A movement that has been making the rounds for a while now is encouraging people to place yellow ribbons on dogs that need space. "Needing space" is a euphemism for dogs that display aggressive behavior toward other dogs and/or toward people. (Labeling dogs as aggressive is bad. So we give them a different label.)
While this idea comes from a sentiment that I can certainly empathize with, I think it is not only doomed to failure but that it actually has the potential to cause more problems than it solves
Yellow Ribbons Will Never be Widely Adopted
First there’s the issue of whether or not enough people will use this to make it a reliable tool. We can’t get people to stop buying dogs from pet stores and puppy mills. We can’t get trainers to stick to science to choose and discuss their methods. (This goes for trainers on both sides of the fence by the way. "Do as I Do Dog Training?" Really? Let’s start a new training method based on a couple of studies.) Hell, we can’t even get people to agree on administering vaccinations to prevent disease in our children, let alone our dogs.
But we’re going to get people to reliably put yellow ribbons on dogs that need distance from each other?
Right. The check is in the mail too.
False Security or Denial?
Do you believe that these ribbons would be, if they somehow gained widespread adoption, a trustworthy indicator of an aggressive dog? Do you think that the absence of a ribbon would be a good indicator of a friendly dog?
Go to any conference, or even a working seminar, that allows "friendly" dogs and objectively watch the dogs that (alleged) professionals decide to bring. Chances are you’ll see at least a few that honestly do not belong there. Strike up a conversation and the rationale for bringing the dog there will be appalling…if there even is any recognition that there is a problem.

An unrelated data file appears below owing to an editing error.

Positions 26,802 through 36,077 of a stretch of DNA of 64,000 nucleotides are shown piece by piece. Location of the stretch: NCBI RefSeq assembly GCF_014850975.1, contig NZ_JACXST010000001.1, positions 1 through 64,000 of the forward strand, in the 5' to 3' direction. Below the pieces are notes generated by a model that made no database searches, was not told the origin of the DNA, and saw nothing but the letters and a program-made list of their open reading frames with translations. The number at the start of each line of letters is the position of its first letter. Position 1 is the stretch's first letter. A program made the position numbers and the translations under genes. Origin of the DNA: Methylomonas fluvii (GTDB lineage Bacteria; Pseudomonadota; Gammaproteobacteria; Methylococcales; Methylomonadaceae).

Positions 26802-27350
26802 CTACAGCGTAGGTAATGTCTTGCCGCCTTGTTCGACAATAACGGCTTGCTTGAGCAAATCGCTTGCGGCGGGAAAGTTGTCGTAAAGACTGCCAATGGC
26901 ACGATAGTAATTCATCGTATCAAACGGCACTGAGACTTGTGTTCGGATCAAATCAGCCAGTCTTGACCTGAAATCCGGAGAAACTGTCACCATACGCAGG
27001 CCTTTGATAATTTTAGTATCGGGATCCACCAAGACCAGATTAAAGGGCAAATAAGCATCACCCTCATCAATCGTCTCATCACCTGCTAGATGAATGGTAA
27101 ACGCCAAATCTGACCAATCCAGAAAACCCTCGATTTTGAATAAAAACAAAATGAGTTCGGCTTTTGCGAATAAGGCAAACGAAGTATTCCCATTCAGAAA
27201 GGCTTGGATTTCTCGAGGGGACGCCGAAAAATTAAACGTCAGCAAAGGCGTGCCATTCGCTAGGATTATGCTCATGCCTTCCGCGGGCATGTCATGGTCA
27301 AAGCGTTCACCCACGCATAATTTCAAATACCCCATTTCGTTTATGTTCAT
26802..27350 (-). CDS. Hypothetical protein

The sad fact is that denial is a very powerful force, powerful enough to make the desire to have one’s dog with oneself more important than the comfort of the dog. People, especially dog enthusiasts are terrible at self-selection when it comes to their dog’s behavior. The sad fact is a creative explanation for a dog’s behavior is often an acceptable substitute for actually addressing the problem.
And what happens when it’s possible to place a warning signal on an aggressive dog? Who’s problem is the behavior then?
Your Dog is Your Problem
Whether your dog "needs space" or not, your dog is your responsibility. Period. Placing a warning on your dog so that others can look out for her, or relying on other people to tell you that it is safe for your dog is not a good idea. Either way, you are relying on the judgement of others.
Of course many of the ribbons’ advocates are thinking “but the ribbons are only meant to serve as a warning, not as a crutch!” But that’s how they are likely to be used, and at best they are a distraction from what we need to be teaching our clients to do, as well as doing ourselves.
In situations in which you will meet dogs that you are not familiar with:
If your dog does not want to interact with other dogs, keep her away from other dogs.
If your dog does want to interact with other dogs, keep her away from other dogs.
It’s really simple, and all you need to do is look out for yourself and your dog, which is what you should be doing anyway.